Why did the Jeffersonian world view (that of the yeoman farmer as the bedrock of American democracy and the American economy) disappear by the mid-nineteenth century?

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Jefferson's worldview did not weather the industrial revolution and rapidly changing United States. The idea of a farming republic could not survive a rapidly growing international economy. While agriculture was important to the young country, dynamic trading networks and growing metropolitan centers quickly dominated. Most students of United States history...

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Jefferson's worldview did not weather the industrial revolution and rapidly changing United States. The idea of a farming republic could not survive a rapidly growing international economy. While agriculture was important to the young country, dynamic trading networks and growing metropolitan centers quickly dominated. Most students of United States history are aware of the movement of populations from rural landscapes to increasingly densely populated urban centers. As such, power flowed to cities with populations.

But it was not simply that industry pushed out farming—rather, values changed. Value and pride no longer resided on the plantation, and urban denizens were seen as valuable, trendy, and powerful. European fashion flourished, as did foodways and language patterns. So, as social capital moved to cities, the power dynamics of this country changed, reducing the influence of farming. It became untenable for farmers to be powerful, because the urban class was on the rise. Cosmopolitanism and travel were increasingly valued. Being the lord of one's plantation could not compare to trans-Atlantic travel, mercantile economies, and cross-cultural interaction. Ultimately, Jefferson's vision was unable to endure these demographic and social capital changes.

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I would suggest the answer to this question lies at least partly in the fact that Jefferson's worldview was formed before the Industrial Revolution began.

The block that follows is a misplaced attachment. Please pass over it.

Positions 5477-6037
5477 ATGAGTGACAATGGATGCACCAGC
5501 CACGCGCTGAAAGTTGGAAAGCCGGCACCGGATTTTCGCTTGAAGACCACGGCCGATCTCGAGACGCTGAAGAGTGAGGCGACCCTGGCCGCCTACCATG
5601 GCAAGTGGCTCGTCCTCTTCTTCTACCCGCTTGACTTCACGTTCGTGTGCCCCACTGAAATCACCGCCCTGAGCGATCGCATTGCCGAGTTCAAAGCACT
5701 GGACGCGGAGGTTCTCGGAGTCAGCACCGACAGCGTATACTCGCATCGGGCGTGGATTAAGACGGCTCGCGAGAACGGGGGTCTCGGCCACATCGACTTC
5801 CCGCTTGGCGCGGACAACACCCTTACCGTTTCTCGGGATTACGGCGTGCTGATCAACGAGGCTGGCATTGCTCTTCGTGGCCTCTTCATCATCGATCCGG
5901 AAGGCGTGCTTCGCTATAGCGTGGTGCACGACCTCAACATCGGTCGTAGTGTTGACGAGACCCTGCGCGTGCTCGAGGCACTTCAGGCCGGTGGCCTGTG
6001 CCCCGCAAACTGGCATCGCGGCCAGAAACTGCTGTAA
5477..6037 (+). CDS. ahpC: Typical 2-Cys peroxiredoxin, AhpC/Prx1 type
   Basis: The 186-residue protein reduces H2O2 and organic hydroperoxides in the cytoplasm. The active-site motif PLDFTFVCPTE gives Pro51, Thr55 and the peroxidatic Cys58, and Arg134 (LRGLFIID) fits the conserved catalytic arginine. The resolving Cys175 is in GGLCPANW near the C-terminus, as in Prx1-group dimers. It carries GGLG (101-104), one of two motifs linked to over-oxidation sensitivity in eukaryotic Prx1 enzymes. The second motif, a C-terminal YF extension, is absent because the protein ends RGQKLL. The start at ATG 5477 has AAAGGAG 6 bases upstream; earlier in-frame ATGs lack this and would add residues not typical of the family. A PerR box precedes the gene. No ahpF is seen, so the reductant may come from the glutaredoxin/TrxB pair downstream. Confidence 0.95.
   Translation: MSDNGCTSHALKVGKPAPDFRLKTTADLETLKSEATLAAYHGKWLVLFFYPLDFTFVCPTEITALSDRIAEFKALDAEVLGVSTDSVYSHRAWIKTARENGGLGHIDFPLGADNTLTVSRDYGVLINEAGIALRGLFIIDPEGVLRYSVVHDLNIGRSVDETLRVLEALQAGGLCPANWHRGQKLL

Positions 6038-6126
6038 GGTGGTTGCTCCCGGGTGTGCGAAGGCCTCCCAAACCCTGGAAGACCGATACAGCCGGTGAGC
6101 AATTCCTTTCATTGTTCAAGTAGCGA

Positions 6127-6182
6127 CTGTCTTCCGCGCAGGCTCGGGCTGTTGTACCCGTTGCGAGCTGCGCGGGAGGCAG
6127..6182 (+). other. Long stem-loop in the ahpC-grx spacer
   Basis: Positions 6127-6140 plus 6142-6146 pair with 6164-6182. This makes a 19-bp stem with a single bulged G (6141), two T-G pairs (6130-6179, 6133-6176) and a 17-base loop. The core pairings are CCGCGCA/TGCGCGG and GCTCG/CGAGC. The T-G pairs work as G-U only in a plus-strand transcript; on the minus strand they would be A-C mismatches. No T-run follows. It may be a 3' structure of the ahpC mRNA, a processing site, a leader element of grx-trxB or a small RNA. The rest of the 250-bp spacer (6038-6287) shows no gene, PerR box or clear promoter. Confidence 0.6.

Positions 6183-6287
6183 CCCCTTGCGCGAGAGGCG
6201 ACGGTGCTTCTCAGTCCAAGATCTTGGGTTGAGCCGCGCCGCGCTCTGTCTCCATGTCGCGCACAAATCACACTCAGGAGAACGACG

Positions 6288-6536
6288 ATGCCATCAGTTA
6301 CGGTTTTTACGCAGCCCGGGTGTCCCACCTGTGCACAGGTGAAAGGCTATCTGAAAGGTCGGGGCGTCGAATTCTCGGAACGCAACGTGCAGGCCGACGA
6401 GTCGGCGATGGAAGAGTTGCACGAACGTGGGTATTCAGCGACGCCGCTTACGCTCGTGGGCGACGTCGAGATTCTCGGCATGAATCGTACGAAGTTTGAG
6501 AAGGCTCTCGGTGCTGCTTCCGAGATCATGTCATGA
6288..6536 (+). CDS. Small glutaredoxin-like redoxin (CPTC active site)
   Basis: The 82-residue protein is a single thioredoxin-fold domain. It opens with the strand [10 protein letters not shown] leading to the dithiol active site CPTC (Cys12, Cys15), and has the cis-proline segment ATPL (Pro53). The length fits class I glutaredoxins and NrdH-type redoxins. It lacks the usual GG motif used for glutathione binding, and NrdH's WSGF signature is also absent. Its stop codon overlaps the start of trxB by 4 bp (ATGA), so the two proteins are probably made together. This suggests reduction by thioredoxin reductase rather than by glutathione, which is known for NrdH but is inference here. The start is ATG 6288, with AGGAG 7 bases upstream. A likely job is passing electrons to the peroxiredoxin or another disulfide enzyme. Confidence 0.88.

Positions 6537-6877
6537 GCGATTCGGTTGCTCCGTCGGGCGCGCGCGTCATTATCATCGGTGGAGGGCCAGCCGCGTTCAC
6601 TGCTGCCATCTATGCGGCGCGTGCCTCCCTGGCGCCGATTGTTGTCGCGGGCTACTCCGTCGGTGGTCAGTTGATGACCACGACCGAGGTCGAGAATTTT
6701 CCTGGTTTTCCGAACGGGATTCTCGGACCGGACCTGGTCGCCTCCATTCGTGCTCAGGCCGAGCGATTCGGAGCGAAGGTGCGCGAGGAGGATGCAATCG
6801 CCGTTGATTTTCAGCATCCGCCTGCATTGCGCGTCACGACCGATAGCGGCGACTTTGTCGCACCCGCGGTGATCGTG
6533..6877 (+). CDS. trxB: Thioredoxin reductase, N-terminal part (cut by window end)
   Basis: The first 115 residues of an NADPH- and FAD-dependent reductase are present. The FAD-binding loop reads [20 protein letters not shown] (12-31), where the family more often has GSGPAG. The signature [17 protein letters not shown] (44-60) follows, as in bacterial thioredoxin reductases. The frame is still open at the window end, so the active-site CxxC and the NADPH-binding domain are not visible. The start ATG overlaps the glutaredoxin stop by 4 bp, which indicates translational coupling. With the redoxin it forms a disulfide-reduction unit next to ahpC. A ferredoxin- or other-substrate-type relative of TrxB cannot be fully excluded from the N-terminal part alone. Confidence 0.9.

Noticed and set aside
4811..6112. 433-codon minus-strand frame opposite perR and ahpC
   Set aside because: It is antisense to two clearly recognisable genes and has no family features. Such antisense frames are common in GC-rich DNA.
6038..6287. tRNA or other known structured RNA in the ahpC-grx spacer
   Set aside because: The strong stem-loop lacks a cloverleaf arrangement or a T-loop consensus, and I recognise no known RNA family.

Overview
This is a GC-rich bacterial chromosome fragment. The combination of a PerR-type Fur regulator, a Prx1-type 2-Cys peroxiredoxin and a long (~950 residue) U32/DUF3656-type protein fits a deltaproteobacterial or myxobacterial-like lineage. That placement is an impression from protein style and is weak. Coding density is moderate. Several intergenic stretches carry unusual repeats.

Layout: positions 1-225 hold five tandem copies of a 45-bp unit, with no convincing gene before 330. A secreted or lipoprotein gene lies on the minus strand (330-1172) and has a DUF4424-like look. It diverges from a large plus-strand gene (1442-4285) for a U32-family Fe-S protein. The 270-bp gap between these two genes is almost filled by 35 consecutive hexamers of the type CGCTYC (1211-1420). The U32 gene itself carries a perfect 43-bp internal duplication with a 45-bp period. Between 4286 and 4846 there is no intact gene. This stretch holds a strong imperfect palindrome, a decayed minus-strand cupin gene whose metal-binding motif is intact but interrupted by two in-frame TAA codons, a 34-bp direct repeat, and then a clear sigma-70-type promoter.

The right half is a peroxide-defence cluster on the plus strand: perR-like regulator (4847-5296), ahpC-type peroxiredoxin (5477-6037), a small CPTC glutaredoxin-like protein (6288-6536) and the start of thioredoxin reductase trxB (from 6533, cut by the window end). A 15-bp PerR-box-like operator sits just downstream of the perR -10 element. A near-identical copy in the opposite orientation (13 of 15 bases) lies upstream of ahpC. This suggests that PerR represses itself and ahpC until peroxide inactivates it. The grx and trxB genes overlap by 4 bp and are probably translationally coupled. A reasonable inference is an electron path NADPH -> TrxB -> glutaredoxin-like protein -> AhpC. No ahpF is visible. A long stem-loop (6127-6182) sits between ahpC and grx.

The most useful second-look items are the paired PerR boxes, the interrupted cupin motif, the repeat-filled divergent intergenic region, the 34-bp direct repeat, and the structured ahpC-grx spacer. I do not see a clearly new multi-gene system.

In 1782, when Jefferson wrote his Notes on the State of Virginia, it was still possible to believe that a major country's economy could be based primarily on agriculture. Moreover, Jefferson was an idealist, a man whose thinking was not always realistic. This perhaps accounts for his inability to see the contradictions in his own life and his worldview. In the Notes he denounced the institution of slavery in the strongest terms, yet he never took any action to further the cause of abolition: he freed only a handful of enslaved people in his long life, and did not take the action—as George Washington did, for example—of liberating all of his enslaved people in his will. During the French Revolution, he refused to believe that abuses were being committed by the revolutionary government and even became angry at William Short for reporting to him from Paris on the facts. He went massively into debt, leaving it to his daughter to pay off his creditors after his death by auctioning off his estate and his enslaved people. While all of this may be seen as personal failure, it relates to his lack of realism concerning the economic basis for modern society.

By the beginning of the nineteenth century, the Industrial Revolution was invalidating the ideal of yeoman farming that Jefferson cherished. The South began to fall behind the industrialized North, where manufacturing created wealth and eventually created a huge disparity in economic power between the states on opposite sides of the Mason–Dixon line. The fact of Jefferson's own enormous prestige and stated ideals may have actually impeded the progress of the South, both in terms of the slavery issue and the South's lagging behind in technological advancement. By 1850, the agrarian basis of the South was essentially obsolete, a relic of the past.

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